NEW ORLEANS (AP) – Charlie Weis rubbed his chin with his right hand, making sure that everyone could see his glittering, gaudy Super Bowl ring.

It’s a familiar pose for the Notre Dame coach when he’s out recruiting, a sure way to drive home the point that this former NFL assistant knows a thing or two about what it takes to eventually play on Sundays.

He’s also got the Fighting Irish mystique on his side, though that’s not all it’s cracked up to be.

“So many people stereotype you and judge you, even when they have no idea what you’re all about,” Weis said Friday, one day after his team arrived in the Big Easy to begin preparing for the Sugar Bowl against local favorite LSU.

“It’s a lot like being the Yankees. Growing up a Yankees fan, you know there’s people who are rooting for you, and then there’s people who say they’ll root for whoever is playing the Yankees. Same thing with Notre Dame.”

Look no further than the guy on the opposite sideline.

LSU coach Les Miles played at Michigan for Bo Schembechler, spent 10 years as a Wolverines assistant and went against the Fighting Irish on plenty of occasions. A big fan of the Irish? Hardly.

“I certainly respect the great history and tradition of Notre Dame football,” Miles said. “I’ve also rooted against them most of my adult life.”

In just two years, Weis restored Notre Dame’s luster after Bob Davie’s mediocre tenure and Tyrone Willingham’s aborted attempt at turning things around. The No. 11 Fighting Irish (10-2) have a chance for their winningest season since 1993, when a last-second loss to Boston College cost them a shot at playing for the national championship.

That also happens to be the last year that Notre Dame won a postseason game, beating Texas A&M 24-21 in the Cotton Bowl. Since them, it’s been eight losses in a row, a streak that is tied with South Carolina (1945-88) and West Virginia (1987-98) for the longest bowl losing skid in NCAA history.

Most of those defeats have been downright ugly, including a 27-9 loss to LSU in the 1997 Independence Bowl. Notre Dame’s last four bowl setbacks have been by an average margin of 21 points.

Weis knows that plenty of people are downright giddy about the prospect of the Irish having that dubious record all to themselves.

No. 4 LSU (10-2) is nearly a 9-point favorite in Wednesday’s Sugar Bowl, the oddsmakers believing that a stifling defense, blazing speed and virtual home-field advantage will be too much for Brady Quinn and the Irish to handle.

LSU ranked second in the nation in yards allowed (238.7 per game) and gave up the fourth-fewest points (12.5). The Tigers’ only losses were both on the road to Southeastern Conference foes: 7-3 at Auburn and 23-10 at Florida, the latter getting set to face Ohio State in the national championship game.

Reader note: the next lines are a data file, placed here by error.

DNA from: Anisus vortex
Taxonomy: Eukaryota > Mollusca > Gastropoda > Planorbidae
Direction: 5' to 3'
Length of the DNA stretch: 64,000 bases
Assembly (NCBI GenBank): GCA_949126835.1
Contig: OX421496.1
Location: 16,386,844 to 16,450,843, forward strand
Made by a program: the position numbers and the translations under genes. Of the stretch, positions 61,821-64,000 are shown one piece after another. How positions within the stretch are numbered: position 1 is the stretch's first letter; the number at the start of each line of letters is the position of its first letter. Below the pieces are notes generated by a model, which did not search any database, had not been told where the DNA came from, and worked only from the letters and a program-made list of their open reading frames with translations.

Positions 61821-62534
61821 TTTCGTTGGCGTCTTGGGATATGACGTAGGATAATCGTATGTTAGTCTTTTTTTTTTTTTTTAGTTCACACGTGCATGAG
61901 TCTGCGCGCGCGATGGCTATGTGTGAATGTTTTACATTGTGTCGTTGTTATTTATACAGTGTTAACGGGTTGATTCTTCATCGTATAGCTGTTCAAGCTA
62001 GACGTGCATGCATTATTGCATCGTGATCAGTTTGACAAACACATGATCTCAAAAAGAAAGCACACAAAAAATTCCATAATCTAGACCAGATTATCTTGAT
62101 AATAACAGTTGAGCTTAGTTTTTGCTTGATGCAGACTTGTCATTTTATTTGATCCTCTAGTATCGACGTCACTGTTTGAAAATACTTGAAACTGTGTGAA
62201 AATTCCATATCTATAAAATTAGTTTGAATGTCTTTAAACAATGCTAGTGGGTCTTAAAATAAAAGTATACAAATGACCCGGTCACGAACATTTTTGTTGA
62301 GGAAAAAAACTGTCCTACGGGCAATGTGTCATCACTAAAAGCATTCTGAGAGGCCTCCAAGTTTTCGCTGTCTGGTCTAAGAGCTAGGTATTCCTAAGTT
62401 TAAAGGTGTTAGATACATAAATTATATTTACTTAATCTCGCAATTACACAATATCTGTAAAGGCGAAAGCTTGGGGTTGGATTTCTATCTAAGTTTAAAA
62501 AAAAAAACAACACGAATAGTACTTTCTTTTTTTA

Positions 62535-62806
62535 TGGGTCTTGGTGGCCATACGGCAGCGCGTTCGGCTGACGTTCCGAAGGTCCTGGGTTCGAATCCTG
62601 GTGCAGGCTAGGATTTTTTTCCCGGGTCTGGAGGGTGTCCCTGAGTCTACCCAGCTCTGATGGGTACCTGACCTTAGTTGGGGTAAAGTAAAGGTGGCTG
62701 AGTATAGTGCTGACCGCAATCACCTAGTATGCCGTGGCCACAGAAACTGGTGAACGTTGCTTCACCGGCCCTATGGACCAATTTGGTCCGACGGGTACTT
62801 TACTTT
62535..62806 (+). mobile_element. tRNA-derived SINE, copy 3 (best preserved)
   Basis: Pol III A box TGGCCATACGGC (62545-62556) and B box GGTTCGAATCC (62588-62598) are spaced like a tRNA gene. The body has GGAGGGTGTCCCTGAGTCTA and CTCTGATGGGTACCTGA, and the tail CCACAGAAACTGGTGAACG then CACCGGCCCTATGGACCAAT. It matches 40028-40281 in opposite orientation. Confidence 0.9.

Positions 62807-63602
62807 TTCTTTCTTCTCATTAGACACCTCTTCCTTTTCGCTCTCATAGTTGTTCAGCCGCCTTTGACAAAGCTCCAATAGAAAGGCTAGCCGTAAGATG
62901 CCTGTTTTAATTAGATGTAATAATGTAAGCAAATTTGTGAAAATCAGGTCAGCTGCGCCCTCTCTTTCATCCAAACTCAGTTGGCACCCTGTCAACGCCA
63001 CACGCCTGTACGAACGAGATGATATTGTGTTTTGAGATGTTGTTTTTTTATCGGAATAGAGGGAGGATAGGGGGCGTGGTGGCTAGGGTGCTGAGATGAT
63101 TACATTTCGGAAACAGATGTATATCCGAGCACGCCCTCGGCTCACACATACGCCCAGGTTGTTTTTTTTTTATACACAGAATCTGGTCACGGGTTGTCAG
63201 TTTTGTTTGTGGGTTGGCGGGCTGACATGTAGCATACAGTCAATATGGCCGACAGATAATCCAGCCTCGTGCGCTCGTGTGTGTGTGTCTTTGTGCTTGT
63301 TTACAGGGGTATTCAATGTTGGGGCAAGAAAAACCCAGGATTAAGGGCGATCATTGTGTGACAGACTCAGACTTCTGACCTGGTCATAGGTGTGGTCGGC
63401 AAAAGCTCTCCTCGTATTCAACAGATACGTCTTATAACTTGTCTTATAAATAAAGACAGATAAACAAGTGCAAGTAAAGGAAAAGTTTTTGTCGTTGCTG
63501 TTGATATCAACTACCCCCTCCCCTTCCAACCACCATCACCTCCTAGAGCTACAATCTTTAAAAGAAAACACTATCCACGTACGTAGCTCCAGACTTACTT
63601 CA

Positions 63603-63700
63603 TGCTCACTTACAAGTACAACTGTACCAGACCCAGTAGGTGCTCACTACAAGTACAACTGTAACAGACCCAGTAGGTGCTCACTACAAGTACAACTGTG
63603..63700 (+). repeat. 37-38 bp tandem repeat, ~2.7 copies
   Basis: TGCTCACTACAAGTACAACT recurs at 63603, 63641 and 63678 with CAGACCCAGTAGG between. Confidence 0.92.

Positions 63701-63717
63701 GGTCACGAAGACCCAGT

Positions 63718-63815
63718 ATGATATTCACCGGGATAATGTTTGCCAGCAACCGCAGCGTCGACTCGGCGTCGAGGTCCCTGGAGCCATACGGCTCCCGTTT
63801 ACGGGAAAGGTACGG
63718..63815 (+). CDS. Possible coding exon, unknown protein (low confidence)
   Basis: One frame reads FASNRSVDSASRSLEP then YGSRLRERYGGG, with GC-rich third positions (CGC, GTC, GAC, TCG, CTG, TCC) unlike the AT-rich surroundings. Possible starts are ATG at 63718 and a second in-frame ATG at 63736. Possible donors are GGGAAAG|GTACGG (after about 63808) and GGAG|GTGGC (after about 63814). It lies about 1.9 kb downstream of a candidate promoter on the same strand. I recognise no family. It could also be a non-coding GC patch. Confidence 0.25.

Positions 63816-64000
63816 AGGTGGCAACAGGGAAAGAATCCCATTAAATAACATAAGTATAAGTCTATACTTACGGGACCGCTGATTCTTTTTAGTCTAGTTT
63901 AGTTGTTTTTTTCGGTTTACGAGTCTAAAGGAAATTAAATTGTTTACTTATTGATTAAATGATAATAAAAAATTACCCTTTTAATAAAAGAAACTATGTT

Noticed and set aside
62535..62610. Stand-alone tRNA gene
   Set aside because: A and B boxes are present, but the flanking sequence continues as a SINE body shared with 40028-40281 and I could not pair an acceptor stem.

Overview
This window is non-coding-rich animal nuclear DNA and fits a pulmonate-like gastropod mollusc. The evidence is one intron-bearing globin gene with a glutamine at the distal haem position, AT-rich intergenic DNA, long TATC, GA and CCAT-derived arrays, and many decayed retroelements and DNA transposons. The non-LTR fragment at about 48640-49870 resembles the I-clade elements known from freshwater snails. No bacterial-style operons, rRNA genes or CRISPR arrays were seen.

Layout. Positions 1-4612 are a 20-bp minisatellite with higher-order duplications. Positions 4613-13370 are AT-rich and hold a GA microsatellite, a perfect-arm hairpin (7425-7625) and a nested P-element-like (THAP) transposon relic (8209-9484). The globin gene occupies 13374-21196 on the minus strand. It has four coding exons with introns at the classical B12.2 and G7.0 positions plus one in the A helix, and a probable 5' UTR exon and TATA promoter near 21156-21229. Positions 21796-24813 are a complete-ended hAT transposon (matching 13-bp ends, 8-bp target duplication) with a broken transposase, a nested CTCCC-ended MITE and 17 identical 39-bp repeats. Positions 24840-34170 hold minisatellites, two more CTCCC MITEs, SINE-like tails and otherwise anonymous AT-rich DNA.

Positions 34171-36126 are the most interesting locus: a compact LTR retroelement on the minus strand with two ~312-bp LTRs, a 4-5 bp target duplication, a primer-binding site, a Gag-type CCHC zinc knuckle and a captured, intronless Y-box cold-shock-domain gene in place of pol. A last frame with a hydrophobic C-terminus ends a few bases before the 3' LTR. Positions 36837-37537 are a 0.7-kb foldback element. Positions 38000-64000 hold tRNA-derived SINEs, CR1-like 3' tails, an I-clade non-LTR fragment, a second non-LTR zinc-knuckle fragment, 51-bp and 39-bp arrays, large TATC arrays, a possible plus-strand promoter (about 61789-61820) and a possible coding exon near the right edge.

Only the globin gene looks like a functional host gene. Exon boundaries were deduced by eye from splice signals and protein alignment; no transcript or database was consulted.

On the offensive side, LSU put up more touchdowns (54) than any school in the SEC, ranking 10th in the country with an average of 33.1 points a game. Junior quarterback JaMarcus Russell had a brilliant season, completing more than 68 percent of his passes for 2,797 yards, with 26 touchdowns and just seven interceptions.

No wonder Miles said with a sly smile, “We think we have some advantages. We’ll see if we can use them.”

But Weis knows a thing or two about winning big games. He’s trying to pass on some of those lessons to his team, which is why he still wears the Super Bowl ring he got from the last of championships he helped capture while serving as New England’s offensive coordinator.

“I wear this ring to show my guys they can be the best of the best,” Weis said.

It also helps when he’s trying to persuade some high school hotshot to sign with the Fighting Irish. Today’s prep stars want to play for a school that can help them get to the NFL. In that regard, Notre Dame fell behind with the two coaches who came before Weis, struggling to bring in the same quality and depth of athletes as schools such as Ohio State and Michigan.

But Weis is working hard to change that perception, and he’s not shy flaunting that big rock to help him do it.

“A kid will tell me that he wants to play for a school that can help him play on Sunday,” Weis said. “That’s when I go into my sick humor and say, ‘So, you want to play on Sunday, huh?”‘

With that, he began rubbing his chin with his right hand, making sure all the reporters could see his glittering prize from the 2005 Super Bowl.

“They usually get the point,” Weis quipped.

On a more serious note, LSU seems to be playing for a higher calling. Miles is firmly convinced that the Tigers were destined to play in this Sugar Bowl, which returns to New Orleans after a one-year exile in Atlanta.

The devastation of Hurricane Katrina made it impossible to play the game in Louisiana last season. But the Superdome has been repaired, and the Tigers are part of what is sure to be another emotional homecoming for a city that’s still locked in the throes of a difficult recovery.

“I can’t imagine it being any other way than LSU playing in the first Sugar Bowl back in New Orleans after the storm,” Miles said. “It just feels right.”

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